Bryant Dope may have roamed into the realm of unfortunate album titles with New New York. Intended to position the 20-year-old Queens kid as part of an invigorated wave of N.Y. spitters who are defining the resurrected edge of the city's rap scene by giving hearty nods back to their predecessors (especially those who forged a sound in the earlier chunk of the '90s), the mixtape unfortunately ends up mired in a middle ground of uncertain direction. It's neither an addictive reinvention of New York rap nor a satisfyingly nostalgic ode to the past.
Proceedings kick off positively, with the lilting opener “NNY” presenting Bryant as an artist capable of infusing his rapperly confidence with a humble tint. “The city a poem, every borough a verse/ Every street is a line, that's where my flow was birthed,” he offers up, before adding “I spew haikus at high-noon/ About who's reaping they city like I do?” The kid sounds nice. But as the mixtape unfolds, Bryant Dope fails to put himself forward as the answer to his own (intendedly rhetorical) question.
Instead of taking the listener on a hyper-local trip through his world, Bryant instead too often plumps for the less evocative tactic of tapping into broad and often cliched song set-ups. New New York becomes less a personal home-town homage as a distant regurgitation of heard-it-all-before templates. It's passive when it should engage the listener. “Appeal Of The Underworld” is the first real clanger: It comes across like a kid rapping about the city's criminal underbelly after gleaning the knowledge from distractedly watching a bunch of rap videos on YouTube. The rhymes are rudimentary and devoid of swank and swagger: “I knew this chick whose mans had a fetish for bricks/ He would stay low-key, she would bag up the shit/ Move work cross town and kept a stash in the whip, right under the seat,” he raps, letting you know we're not in Purple Tape territory here.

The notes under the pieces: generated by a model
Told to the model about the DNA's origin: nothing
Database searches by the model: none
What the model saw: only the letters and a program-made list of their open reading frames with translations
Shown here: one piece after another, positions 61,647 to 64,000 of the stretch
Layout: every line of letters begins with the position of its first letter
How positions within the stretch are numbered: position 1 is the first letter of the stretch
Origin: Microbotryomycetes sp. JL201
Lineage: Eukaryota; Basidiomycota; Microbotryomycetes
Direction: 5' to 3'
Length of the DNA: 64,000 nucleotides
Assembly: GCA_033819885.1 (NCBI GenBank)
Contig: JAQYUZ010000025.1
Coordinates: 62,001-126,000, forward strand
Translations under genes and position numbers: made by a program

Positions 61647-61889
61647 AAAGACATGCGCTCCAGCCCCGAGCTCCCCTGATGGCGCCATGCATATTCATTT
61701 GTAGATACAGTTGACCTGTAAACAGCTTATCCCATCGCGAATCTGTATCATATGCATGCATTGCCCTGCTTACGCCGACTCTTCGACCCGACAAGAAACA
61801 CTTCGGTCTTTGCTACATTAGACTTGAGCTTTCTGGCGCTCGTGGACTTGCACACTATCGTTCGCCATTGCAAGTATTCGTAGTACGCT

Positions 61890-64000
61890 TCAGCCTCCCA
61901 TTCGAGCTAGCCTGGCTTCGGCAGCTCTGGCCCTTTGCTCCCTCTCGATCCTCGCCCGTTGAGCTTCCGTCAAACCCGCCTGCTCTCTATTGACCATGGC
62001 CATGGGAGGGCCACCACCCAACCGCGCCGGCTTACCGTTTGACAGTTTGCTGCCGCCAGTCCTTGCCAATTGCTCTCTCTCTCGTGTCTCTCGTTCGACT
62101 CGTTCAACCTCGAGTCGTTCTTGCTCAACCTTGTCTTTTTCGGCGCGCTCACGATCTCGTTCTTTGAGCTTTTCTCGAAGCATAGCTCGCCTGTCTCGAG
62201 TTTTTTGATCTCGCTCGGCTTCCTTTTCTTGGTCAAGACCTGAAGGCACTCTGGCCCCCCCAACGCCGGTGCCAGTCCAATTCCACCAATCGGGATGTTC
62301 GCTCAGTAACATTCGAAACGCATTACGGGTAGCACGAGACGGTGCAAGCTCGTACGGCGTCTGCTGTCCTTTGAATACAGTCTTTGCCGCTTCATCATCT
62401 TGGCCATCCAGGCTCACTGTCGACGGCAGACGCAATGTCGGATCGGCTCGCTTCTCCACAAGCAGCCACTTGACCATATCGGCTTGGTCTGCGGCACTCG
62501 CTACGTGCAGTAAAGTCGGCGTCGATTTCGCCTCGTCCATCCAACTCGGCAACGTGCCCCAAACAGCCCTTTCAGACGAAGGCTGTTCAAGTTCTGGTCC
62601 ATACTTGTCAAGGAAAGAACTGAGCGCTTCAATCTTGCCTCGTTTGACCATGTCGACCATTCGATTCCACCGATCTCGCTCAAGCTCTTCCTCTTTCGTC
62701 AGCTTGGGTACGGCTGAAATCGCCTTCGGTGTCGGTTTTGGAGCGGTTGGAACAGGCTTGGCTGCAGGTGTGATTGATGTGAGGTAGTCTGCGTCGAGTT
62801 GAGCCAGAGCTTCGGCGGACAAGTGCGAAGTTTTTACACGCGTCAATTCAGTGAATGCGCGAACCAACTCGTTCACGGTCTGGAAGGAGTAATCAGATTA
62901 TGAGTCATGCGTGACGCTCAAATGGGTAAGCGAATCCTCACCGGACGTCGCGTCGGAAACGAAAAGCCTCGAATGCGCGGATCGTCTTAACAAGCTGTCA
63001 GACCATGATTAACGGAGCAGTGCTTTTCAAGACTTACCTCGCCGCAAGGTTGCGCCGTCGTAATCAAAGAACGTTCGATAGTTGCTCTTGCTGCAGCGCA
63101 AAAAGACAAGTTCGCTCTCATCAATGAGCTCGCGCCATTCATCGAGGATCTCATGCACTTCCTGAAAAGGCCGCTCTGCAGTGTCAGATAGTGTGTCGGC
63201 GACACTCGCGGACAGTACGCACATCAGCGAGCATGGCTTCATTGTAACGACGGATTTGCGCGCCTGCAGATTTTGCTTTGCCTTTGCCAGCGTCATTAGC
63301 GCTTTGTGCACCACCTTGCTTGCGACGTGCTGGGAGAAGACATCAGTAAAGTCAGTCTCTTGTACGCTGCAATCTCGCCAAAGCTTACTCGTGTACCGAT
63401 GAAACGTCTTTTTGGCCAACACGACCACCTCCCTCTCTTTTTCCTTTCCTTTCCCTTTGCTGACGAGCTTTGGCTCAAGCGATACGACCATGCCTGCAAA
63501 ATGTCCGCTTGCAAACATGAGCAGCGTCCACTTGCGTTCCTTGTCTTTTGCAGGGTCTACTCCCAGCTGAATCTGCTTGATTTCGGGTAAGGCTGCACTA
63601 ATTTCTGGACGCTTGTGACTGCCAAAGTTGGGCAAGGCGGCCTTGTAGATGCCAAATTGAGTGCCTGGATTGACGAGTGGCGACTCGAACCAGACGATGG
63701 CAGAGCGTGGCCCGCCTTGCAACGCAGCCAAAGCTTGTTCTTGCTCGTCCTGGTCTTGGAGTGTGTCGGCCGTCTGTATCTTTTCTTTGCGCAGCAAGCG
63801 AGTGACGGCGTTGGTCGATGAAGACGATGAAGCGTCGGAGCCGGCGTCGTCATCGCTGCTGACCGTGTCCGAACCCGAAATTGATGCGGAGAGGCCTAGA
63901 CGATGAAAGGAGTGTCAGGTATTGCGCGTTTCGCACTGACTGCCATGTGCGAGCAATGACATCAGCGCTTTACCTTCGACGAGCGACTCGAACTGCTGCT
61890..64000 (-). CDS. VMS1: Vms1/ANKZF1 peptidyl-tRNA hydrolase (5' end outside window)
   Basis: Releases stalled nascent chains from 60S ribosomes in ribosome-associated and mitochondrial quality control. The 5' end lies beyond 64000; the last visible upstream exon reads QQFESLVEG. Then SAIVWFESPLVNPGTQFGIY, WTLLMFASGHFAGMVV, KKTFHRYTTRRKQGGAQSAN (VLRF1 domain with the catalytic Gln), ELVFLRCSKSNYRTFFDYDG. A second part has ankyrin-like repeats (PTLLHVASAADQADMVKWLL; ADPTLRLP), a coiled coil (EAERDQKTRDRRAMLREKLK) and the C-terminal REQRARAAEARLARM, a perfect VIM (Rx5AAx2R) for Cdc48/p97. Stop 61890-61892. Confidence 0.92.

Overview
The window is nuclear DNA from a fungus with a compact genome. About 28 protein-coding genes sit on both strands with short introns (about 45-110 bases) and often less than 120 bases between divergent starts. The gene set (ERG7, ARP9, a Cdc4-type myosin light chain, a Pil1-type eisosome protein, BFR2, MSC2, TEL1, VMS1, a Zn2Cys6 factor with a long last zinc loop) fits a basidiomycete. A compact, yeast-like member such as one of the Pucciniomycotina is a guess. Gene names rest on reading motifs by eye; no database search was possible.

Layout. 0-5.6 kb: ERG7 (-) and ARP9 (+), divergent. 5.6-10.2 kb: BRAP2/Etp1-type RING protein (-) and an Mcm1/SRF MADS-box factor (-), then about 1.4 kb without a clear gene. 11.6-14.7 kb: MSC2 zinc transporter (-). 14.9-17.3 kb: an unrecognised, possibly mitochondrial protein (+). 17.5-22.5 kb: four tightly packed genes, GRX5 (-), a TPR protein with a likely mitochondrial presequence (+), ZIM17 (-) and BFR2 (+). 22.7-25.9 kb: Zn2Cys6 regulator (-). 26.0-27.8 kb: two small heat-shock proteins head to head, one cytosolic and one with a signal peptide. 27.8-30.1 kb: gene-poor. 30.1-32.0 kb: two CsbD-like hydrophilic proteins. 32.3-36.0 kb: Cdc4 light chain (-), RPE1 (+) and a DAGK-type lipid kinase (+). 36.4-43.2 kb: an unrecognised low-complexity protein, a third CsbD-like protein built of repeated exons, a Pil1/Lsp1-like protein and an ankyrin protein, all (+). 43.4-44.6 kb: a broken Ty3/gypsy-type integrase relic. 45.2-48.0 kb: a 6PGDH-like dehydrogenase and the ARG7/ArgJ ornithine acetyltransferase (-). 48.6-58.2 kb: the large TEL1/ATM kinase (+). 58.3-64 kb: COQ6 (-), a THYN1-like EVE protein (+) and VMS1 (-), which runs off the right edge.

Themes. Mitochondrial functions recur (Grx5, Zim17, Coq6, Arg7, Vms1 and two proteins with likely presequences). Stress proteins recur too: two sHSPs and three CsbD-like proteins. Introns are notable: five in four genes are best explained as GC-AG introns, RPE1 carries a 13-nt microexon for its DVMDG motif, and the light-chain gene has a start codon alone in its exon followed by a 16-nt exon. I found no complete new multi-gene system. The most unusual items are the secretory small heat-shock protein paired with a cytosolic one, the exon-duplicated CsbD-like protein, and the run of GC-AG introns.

The project works best when it more directly leans back into the '90s. “Champion Sound” teases a vocal grab from Smiff-N-Wessun and tacks it on to a suitably broody beat, while “Generation Y” mines from the same Galt MacDermot sample that opened Busta Rhymes's “Woo-Hah! Got You All In Check” and “Come Kick It” has the sort of dusty sing-song appeal that the wider Boot Camp Clik once used as a calling card. In this zone, Bryant Dope works. But the vibe is destroyed when, say, he then throws in a track like “Blunts,” which is the sort of uninspiring weed-ode that caused listeners to start migrating away from the '90s New York sound in the first place.
New New York is only 12 tracks long, but even over this sensibly short time-span Bryant Dope fails to imbue the project with a defining charm. It's not as obviously retro-looking as some of the Beast Coast collective's work, but neither does it brim with the youthful energy of Harlem's rapping fashion-fanatics. Instead, New New York sounds like an album that could have come out at any time during the last decade or so — and not in the timeless way.